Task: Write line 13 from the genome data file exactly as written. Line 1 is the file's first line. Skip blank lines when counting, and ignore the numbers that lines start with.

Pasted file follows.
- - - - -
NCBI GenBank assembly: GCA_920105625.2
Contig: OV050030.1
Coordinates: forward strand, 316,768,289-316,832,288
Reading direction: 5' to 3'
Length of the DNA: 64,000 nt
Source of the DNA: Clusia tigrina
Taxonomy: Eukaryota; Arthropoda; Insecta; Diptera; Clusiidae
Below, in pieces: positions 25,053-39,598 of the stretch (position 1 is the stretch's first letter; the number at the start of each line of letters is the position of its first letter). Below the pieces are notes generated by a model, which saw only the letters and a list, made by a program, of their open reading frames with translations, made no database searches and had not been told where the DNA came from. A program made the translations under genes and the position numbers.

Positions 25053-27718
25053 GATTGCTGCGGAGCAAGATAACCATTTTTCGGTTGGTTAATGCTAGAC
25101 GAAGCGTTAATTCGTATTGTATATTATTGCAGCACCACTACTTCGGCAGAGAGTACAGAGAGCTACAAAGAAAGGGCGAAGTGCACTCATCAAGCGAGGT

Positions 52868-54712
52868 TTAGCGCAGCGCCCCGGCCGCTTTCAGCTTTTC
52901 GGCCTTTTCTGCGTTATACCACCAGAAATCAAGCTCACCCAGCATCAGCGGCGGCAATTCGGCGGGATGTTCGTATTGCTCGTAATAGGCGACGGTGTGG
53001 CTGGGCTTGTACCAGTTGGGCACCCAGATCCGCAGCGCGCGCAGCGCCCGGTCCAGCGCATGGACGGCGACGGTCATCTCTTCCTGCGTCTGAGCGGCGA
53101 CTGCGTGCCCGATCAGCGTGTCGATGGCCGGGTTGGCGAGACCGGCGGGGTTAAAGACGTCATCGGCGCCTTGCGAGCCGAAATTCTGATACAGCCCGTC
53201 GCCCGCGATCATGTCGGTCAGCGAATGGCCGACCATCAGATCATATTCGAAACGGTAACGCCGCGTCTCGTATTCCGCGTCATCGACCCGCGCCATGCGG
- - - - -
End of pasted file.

52868 TTAGCGCAGCGCCCCGGCCGCTTTCAGCTTTTC